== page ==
Cougar in British Columbia
Printed March, 1994
The cougar, the largest wild cat native to British Columbia,
is an imposing but evasive member of our wildlife. His secretive
habits, and sometimes astounding predatory abilities (the cougar
is capable of killing a 600 pound moose or elk), have resulted
in a wealth of human misconceptions and irrational fears. In
some instances, "control" programmes responding to
these fears placed severe and unwarranted hunting pressure upon
Appearance and Distribution
The adult cougar is a large animal: the heaviest recorded was
an Arizona cougar which weighed 276 pounds. Although there have
been several cougar taken in British Columbia weighing between
190 and 210 pounds, the average adult male weighs about 125
pounds and the female 100 pounds. Large adult males may measure
9 feet in length, including a 30-inch tail.
The fur is short and, in British Columbia, ranges in colour
from reddish-brown to a grey-brown, with light underparts. Very
young kittens are spotted, with ringed tails; this coloration
is gradually lost as young cougar reach adulthood. Adults are
Black cougar have been reported from South America and one
was reported several years ago in the North Okanagan area, while
white or very light-coloured cougar are infrequently reported.
The cougar is found only in the Western Hemisphere, from northern
British Columbia to Patagonia in southern Argentina. In Canada,
the cougar has been recorded from British Columbia east to New
Brunswick. Distribution in British Columbia extends north from
the United States - British Columbia border to Big Muddy River
on the Alaska Highway South of about 54 degrees latitude cougar
are generally found from the British Columbia-Alberta border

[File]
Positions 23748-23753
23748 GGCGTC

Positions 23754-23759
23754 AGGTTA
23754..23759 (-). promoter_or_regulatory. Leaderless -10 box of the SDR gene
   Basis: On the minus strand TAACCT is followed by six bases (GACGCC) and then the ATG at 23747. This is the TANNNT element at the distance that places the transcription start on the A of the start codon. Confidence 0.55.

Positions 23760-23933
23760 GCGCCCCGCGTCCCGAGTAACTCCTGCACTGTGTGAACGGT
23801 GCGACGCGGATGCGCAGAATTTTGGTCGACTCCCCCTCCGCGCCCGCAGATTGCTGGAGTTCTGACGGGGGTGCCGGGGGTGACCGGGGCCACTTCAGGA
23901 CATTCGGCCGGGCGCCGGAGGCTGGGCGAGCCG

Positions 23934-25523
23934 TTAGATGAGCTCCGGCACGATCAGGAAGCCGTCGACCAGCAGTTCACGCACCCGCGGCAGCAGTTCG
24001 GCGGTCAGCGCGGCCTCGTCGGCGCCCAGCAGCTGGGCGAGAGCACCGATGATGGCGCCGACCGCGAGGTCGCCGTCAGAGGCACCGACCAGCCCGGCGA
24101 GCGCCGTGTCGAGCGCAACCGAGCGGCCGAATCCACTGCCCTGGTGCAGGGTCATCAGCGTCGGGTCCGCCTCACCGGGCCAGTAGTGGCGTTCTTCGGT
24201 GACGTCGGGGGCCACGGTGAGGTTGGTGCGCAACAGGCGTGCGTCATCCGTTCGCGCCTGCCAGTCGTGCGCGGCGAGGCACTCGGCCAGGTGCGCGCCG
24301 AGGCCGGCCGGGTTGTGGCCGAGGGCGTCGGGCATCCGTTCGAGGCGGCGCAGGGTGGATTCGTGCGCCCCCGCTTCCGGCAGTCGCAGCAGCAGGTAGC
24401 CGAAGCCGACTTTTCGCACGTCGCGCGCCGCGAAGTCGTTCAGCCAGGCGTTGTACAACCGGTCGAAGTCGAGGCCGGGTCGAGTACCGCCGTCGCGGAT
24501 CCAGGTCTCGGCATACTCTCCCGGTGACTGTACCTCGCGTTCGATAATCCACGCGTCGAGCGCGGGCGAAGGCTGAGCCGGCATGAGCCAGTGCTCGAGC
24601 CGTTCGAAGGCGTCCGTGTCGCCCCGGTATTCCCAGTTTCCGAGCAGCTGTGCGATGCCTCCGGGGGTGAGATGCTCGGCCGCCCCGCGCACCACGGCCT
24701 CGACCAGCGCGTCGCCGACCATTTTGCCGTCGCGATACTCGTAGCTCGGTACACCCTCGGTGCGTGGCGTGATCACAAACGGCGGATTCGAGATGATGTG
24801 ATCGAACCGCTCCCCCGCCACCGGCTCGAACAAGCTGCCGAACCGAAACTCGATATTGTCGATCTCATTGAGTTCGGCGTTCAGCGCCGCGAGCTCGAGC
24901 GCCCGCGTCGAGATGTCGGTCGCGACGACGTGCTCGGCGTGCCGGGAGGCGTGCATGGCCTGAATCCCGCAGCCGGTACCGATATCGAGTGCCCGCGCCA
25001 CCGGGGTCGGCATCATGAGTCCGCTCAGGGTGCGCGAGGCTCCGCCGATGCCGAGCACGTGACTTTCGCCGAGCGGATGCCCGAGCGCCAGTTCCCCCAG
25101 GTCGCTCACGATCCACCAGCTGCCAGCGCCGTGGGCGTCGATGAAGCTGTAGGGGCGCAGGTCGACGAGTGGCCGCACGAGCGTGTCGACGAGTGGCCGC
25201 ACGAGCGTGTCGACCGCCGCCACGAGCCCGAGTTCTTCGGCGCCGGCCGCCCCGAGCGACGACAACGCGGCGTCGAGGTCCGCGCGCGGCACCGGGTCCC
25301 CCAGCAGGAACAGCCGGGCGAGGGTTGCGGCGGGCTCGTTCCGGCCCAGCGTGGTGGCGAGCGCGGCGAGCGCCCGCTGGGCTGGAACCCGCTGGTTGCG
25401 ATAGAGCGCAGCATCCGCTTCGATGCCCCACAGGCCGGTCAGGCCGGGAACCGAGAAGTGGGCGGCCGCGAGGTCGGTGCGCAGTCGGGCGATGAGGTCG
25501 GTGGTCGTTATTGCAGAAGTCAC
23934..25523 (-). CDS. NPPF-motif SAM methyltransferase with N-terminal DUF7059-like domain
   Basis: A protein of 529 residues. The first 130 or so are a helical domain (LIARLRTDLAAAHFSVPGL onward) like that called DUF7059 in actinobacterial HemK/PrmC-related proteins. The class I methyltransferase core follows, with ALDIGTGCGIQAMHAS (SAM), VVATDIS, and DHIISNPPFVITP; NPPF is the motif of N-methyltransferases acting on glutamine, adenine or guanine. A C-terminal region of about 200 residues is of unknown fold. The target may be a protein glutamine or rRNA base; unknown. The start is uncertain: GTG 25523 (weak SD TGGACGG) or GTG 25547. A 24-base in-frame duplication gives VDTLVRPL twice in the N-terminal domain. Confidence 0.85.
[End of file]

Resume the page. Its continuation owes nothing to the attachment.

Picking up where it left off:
west, to and including, most coastal islands. Cougar have not
reached the Queen Charlotte Islands.
In response to human contact with the cougar over such an extensive
geographical area, many local names have developed for this
impressive animal: cougar, puma, mountain lion, deer tiger,
Indian devil, and Mexican lion are a few of their descriptive
The territory or home range of individual cougar has been recognized
for many years, but only recently have accurate limits been
assigned to these ranges. Early estimates suggested that cougar
maintained home ranges of up to, or greater than, 100 square
miles. In Idaho, where the winter territory of cougar was examined,
females on the study area maintained territories of 5 to 20
square miles. Females with kittens required larger ranges than
females without kittens, and some overlap of female ranges was
noticed. Males occupied larger territories - one male occupied
a range of 25 square miles. Resident males did not overlap ranges.
Transient cougars moved through occupied ranges, but avoided
An occupied range is clearly marked by the resident cougar.
This is done by a series of visual and olfactory signals which
are easily recognized by other cats. Scratch piles are made
at regular locations on which the cougar may urinate or defecate.
All cougar make these marks, but males mark more frequently
than females, and the marks are more numerous during periods
of high populations.
One old male who had taken up residence on a small coastal
island (about 4 square miles) was found to have made no scratch
piles (at least none was found). With no other cougar on his
island there was no need to mark his territory.
The predatory activities of the cougar are legendary, and prey
species in British Columbia range from large animals to mice,
and include deer, porcupine, beaver, varying hare, moose, elk,
wild sheep, mountain goats, black bear (cubs), grouse, coyote,
other cougar, domestic stock, and household pets.
The cougar is, in part, an opportunist when looking
for food. A study of the winter food habits of cougar in south-central
British Columbia concluded that mule deer was the staple
winter food, but a variety of other species were taken. When
a population of varying hare was at a peak the hare were preyed
upon frequently, domestic stock, when available, were eaten,
as were moose. Adult mule deer bucks (1 1/2 years and older)
were selected over anterless mule deer, and, in general, very
old animals were taken by cougar in a greater proportion than
were represented in the mule deer population.
There are few authentic instances of cougar attacking humans.
Normal behaviour is one of human avoidance, although cougar
often displays a harmless curiosity toward the actions of man.
They have been observed sitting at a vantage point and watching,
sometimes for hours, people either working or playing out of
doors. Hunters, and others, have reported the tracks of a cougar